Seattle’s Independent Contractor Protection Ordinance

In June 2021, Seattle’s City Council passed an “Independent Contractor Protection Ordinance”, requiring certain information to be provided to an independent contractor prior to being hired, and upon payment, for work done in Seattle. The threshold for value of services is $600. If the compensation is to be $600 or more, and the work takes place in Seattle, the ordinance applies. It will be enforced by Seattle’s Office of Labor Standards. The ordinance can be found at Seattle Municipal Code § 14.34, and takes effect September 1, 2022

Seattle’s Office of Labor Standards will make model disclosure notices available in English, Spanish, and other languages, by September 1, 2022. 

Who has to provide the disclosures? What kind of contractors get the disclosures? What information has to be disclosed? In short: 

Who must provide the disclosures to contractors? Businesses large and small, including nonprofits. If the “hiring entity” is “regularly engaged in business or commercial activity [and] owns or operates any trade, occupation, or business, including a not for profit business, or holds itself out as engaging in any trade occupation or business”, then the hiring entity must follow the ordinance when it hires someone to provide services within Seattle. S.M.C. 14.34.020.   If a company is based inside of Seattle or outside of Seattle and hires an independent contractor to perform work within Seattle, the company must comply with the ordinance. 

However, those businesses who purchase services from “hiring entities that hire platform gig workers to provide prearranged services” don’t have to comply with the ordinance. That is, customers of companies that hire gig workers do not have to provide the required disclosures to the workers. If Company A uses Company B’s mobile app to get someone to help install office equipment, Company A, as the app user, does not need to comply with the ordinance. It is Company B whose app is used and who dispatches the worker to the customer’s assignment, that must comply with the ordinance.

It should be noted that the ordinance does not apply to people hiring contractors for personalprojects. For example, a homeowner hiring an interior designer to help with redesign of their Seattle home does not have to comply with the ordinance. But a company hiring the same interior designer to work on the remodel of a Seattle office must comply. 

Which contractors are entitled to the notice requirements? For purposes of this ordinance, an “independent contractor’ means a person or entity composed of no more than one person, regardless of corporate form…that is hired…as a self-employed person or entity to provide services in exchange for compensation.”  S.M.C. §14.34.020. For example, a janitorial service that has two or more employees is not an “independent contractor” for purposes of this ordinance, and is not covered by it.  But if a cleaning service is purely a one-person business, with no employees other than its owner, it is entitled to the protections of the ordinance, and to receive the mandatory disclosures from businesses that hire it. This is just one example.  The idea is that any business that hires a solo independent contractor will have to provide the disclosures.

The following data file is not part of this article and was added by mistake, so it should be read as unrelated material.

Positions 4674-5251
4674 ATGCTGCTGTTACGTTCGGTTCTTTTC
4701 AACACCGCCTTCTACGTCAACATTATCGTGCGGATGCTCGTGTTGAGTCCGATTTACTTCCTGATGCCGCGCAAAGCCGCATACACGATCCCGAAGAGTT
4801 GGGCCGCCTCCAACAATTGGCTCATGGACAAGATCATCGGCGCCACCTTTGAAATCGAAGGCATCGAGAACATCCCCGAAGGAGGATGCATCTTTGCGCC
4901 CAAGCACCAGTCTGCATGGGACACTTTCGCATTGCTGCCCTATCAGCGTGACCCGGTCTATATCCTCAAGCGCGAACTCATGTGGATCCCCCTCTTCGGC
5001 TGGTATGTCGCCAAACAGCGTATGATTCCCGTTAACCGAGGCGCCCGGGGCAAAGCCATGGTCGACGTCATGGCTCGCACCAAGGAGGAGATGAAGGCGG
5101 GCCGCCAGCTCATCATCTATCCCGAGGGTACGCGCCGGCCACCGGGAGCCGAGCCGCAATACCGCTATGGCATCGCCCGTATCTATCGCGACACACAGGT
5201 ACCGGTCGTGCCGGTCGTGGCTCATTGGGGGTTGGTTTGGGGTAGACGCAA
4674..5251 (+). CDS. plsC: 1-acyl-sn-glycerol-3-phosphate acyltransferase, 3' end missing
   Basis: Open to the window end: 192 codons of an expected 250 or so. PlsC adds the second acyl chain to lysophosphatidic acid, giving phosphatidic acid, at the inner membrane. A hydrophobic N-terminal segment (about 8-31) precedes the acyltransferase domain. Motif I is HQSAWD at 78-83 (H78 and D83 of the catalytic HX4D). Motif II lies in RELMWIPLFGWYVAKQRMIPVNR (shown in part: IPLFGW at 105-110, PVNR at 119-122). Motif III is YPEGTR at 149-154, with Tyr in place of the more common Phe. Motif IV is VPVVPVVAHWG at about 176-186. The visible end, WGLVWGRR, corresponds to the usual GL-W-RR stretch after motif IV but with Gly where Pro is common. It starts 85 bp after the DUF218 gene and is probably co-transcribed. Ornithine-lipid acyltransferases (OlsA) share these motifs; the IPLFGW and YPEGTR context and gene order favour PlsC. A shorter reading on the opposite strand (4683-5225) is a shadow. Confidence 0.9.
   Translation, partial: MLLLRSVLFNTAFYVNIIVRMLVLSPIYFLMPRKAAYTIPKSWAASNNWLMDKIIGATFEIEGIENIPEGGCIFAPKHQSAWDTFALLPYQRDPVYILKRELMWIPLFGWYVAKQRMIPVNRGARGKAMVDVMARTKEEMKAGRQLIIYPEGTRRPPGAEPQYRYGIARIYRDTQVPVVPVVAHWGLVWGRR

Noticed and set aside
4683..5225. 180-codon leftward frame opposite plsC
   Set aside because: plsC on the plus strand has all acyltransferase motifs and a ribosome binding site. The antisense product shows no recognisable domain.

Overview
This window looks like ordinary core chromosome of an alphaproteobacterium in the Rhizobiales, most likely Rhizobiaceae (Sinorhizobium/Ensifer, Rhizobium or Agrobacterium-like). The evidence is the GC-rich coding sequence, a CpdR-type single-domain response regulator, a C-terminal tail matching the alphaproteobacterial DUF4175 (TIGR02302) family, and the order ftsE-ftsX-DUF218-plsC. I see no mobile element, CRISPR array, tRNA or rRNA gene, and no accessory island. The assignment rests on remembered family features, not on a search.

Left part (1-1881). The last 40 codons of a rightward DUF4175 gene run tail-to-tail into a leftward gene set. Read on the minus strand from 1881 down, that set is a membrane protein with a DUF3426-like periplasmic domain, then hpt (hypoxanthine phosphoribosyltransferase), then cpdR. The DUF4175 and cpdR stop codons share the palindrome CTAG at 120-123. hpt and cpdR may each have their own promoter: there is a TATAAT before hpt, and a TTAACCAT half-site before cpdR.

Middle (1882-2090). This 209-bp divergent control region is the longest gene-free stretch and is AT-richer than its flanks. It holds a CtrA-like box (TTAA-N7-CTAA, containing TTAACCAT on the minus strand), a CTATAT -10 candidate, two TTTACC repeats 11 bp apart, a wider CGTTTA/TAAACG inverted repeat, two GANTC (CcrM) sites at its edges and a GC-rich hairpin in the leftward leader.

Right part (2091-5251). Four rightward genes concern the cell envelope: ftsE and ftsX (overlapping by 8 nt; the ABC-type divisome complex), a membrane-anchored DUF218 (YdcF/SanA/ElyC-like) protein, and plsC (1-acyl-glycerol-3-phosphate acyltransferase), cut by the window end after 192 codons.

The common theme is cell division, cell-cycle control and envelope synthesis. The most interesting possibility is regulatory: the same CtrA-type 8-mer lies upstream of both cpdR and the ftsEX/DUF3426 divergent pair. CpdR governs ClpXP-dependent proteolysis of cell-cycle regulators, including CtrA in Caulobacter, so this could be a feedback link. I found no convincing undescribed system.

What information or disclosures must be given to an independent contractor? The ordinance requires the hiring entity to disclosures at two points in the relationship, “pre-contract” disclosures before work begins, and then provide “payment disclosures” when paying the independent contractor. 

The required pre-contract disclosures include:  

  1. date of the disclosure;
  2. independent contractor’s name;
  3. hiring entity’s name and contact information (physical and mailing addresses, phone and/or email);
  4. description of the work;
  5. location of the work;
  6. rate or rates of pay;
  7. pay basis (e.g., hourly, daily, weekly, monthly, fee per project, piece rate, commission);
  8. tips and/or service charge distribution policy, if applicable;
  9. typical expenses incurred in the course of work and will will be paid or reimbursed, if applicable;
  10. deductions, fees, or other charges that the hiring entity may subtract from payment, and accompanying policies for each type of charge, if applicable;
  11. payment schedule, and
  12. any other information that the Director of Seattle’s Office of Labor Standards may direct

Disclosures must also be provided with payment. The “payment disclosures” are are:

  1. date of the disclosure;
  2. independent contractor’s name;
  3. description of services covered by the payment (e.g., description of project, tasks completed, hours worked);
  4. location of services covered by the payment;
  5. rate of pay;
  6. tips and/or service charge distributions, if applicable;
  7. pay basis (e.g., hour, day, week, etc, with accounting of methods for determining payment earned during the pay period);
  8. expenses reimbursed, if applicable;
  9. gross payment;
  10. deductions, fees, or other charges, if applicable;
  11. net payment after deductions, fees, or other charges, and
  12. any other information that the Director of Seattle’s Office of Labor Standards may direct.

Does the Ordinance require anything else? Of course!  There is more to the Ordinance, but for now, be aware that failure to comply with it can lead to fines and penalties, or a lawsuit from the independent contractor.  Also, don’t retaliate against a contractor who is entitled to the notices (for example, don’t fire a contractor for requesting the pre-hiring or payment disclosures). Adverse actions can lead to penalties.

The ordinance goes into effect September 1, 2022. Here is a link to a “fact sheet” about the ordinance, published by Seattle’s Office of Labor Standards: